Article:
Generally recognised as the greatest original thinker to have operated in NW Scotland, Lapworth began working in the area in 1882, shortly after gaining the Chair in Geology at Birmingham University (Mason College at the time). He had come to prominence a few years earlier for painstaking mapping and stratigraphic investigations in the Southern Uplands of Scotland, a study that revealed serious shortcomings in the work of the Geological Survey. Lapworth was the first to map at 1:10,560 in the Eriboll area and demonstrated thrust and fold repetitions of strata. In1883 he suffered a period of mental illness (folk-lore has it that he feared that thrusts would run him over in the night!) which delayed publication of his results (Teall read the paper in absentia). Lapworth recognised that shearing associated with thrust movement had strongly modified surrounding rocks, generating prominent banding. He called these rocks "mylonites". He was elected Fellow of the Royal Society both for his advances in structural geology and for stratigraphy. One of his sponsors was Geikie.

John Macculloch (1773-1835).

Author of the first Geological Map of Scotland, Macculloch's work formed the foundation for Murchison's researches. This effort was all the more remarkable in that he undertook the task almost single-handedly over a ten year period (1814-24). Initially these studies were supported through his post as geologist for the Trigonometrical Survey but in his later years the work progressed through private sponsorship. The map was barely completed at the time of his death (bizarrely he died falling from his honeymoon carriage) and was published posthumously.

Roderick Impey Murchison (1792-1871).

A truly towering figure in nineteenth century geology through tirelessly promoting the extent of Silurian rocks in the British Isles. Murchison was independently wealthy and only took up geology as a hobby in the 1820s at the suggestion of his wife (apparently to replace fox-hunting as a pastime). He began working in the northern Highlands in 1827, initially in the company of Adam Sedgwick of Cambridge University but later in his career, with James Nicol. Murchison was appointed as Director General of the Geological Survey in 1855. The year after he fell out with Nicol over geological interpretations and so continued fieldwork with new collaborators (Charles Peach, father of Ben, and A.C. Ramsay, his deputy director). After 1860 Murchison's chief collaborator was the young Archibald Geikie. The pair became inseparable through Murchison's later years.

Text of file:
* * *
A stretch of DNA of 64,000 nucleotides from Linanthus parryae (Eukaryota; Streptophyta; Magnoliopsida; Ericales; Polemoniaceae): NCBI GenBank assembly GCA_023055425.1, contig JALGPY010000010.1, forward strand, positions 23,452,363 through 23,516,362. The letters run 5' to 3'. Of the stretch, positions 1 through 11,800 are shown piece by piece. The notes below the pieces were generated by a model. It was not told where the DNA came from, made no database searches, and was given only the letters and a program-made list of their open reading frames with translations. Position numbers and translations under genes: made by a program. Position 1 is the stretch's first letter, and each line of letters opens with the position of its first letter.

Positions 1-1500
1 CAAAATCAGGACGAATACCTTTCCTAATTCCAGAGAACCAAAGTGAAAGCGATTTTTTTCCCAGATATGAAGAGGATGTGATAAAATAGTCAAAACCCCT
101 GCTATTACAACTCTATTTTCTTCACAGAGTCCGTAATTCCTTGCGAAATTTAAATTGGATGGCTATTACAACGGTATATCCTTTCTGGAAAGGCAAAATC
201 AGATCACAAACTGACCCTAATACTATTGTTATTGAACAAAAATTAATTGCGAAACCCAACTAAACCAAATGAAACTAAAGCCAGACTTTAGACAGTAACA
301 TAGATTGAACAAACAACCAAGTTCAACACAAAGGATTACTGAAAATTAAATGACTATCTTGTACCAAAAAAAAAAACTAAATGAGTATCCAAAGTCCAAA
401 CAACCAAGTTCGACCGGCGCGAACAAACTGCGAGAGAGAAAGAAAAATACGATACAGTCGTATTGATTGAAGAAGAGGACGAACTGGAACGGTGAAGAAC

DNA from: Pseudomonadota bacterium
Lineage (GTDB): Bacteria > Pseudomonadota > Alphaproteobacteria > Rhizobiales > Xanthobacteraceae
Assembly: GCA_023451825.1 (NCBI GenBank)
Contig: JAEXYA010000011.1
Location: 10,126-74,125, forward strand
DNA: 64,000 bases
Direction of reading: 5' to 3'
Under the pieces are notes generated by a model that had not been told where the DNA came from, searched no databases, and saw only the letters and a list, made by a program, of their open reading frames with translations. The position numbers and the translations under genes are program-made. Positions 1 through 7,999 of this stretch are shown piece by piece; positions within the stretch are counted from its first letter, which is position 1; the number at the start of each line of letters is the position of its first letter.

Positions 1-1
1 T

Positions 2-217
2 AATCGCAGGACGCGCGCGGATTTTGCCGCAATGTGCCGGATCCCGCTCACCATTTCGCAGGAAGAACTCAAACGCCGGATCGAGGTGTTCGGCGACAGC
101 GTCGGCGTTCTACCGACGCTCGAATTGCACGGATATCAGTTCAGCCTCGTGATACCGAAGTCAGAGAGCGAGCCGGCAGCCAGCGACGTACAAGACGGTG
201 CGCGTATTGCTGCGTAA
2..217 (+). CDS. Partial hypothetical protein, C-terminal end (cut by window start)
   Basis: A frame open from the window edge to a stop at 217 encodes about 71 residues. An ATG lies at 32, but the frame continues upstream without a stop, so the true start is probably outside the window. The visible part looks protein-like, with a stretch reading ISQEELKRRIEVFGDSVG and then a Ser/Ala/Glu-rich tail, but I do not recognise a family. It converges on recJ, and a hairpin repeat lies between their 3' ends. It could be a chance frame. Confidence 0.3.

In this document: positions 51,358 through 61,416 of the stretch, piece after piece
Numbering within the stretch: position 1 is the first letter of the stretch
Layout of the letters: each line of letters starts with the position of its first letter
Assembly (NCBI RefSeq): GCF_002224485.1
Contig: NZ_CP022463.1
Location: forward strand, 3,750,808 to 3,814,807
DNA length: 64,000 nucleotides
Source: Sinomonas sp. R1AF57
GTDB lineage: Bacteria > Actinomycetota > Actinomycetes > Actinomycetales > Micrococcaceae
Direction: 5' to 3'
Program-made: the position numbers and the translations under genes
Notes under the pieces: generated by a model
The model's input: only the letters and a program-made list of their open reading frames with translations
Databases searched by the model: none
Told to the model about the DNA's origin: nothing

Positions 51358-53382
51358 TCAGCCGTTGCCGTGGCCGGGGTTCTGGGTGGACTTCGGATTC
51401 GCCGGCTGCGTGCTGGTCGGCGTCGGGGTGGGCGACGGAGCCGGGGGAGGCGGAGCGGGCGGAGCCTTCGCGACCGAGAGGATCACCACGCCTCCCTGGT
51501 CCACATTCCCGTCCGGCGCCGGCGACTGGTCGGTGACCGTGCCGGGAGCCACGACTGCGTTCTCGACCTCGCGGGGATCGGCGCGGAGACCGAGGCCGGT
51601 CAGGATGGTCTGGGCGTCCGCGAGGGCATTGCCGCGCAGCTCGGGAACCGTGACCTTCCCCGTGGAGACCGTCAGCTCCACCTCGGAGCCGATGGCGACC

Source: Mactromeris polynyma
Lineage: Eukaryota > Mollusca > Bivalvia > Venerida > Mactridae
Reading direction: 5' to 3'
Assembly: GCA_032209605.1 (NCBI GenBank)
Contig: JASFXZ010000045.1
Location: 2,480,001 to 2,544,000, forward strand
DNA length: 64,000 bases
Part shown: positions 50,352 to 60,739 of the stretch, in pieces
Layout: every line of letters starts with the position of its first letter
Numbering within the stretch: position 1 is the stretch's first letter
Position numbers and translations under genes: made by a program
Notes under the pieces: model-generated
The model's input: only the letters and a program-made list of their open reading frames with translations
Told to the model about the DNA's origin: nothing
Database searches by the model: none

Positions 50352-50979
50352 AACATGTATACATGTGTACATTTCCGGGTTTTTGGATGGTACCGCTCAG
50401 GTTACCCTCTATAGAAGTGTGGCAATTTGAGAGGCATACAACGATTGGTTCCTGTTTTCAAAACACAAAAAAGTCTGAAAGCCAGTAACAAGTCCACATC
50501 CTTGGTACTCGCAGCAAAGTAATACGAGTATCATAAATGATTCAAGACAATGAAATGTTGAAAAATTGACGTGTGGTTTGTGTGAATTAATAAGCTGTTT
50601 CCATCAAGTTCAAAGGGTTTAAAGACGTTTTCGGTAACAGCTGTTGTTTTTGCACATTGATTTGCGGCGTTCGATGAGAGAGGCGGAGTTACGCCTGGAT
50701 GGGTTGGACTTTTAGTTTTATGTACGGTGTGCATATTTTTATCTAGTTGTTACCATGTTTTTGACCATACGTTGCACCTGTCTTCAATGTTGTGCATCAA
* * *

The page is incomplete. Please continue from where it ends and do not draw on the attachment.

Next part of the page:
James Nicol (1810-1879)

A one-time ally of Murchison, Nicol held the chair of natural history at the University of Aberdeen from 1853. Two years later, the two men fell out after a joint field excursion to the northern Highlands. Nicol proposed that the rock succession was not continuous but rather was tectonically broken up. He was the first to suggest that a major fault zone ran through the northern Highlands from Eriboll to Skye - a feature we know today as the Moine Thrust. However, the arguments with Murchison meant that Nicol's views were not widely accepted until after his death.

Ben Peach (1842-1926)

Along with Lapworth, Ben Peach was arguably the finest field geologist of his generation.

His father was a noted amateur palaeontologist and one-time collaborator of Murchison's. Murchison sponsored Ben Peach through Imperial College and appointed him to the Survey in 1862. Peach's early work focused on the Scottish coal fields and the Old Red Sandstone. By 1882 he was recognised as one of the most able geologists in the Scottish Survey so Peach was a natural choice for spearheading the investigations in NW Scotland, with John Horne. His ability to unravel complex structures was held in awe by his contemporaries: he was elected fellow of the Royal Society (1892) for his work. He was also an accomplished water-colourist. There is a special part of this web site on Peach and his notebooks. Perhaps less interested in the politics of science than some of his contemporaries, Peach continued to research after his retirement from the Survey (1905), publishing an important monograph on fossil crustaceans.

Ben Peach gallery.

Jethro Teall (1849-1924)

As a man of independent means Teall was an expert petrologist who was invited by Geikie to join the Survey in 1888 for his expertise in metamorphic rocks. He contributed petrographic descriptions for the 1907 memoir. Indeed Teall succeeded Geikie as Director General of the Survey in 1901 and was knighted in 1916 in recognition to the order he brought to the organisation. However, his earlier contributions are perhaps as important, acting as confidant to Lapworth during the 1880s. It was Teall who reported Lapworth's early findings in the Eriboll district to the Geological Association when Lapworth himself as unable to do so because of illness.

Further information

You can find out much more about the personalities behind the Highlands Controversy in David Oldroyd's entertaining book of the same name (published by Chicago University Press (ISBN 0-226-62635-0, pbk).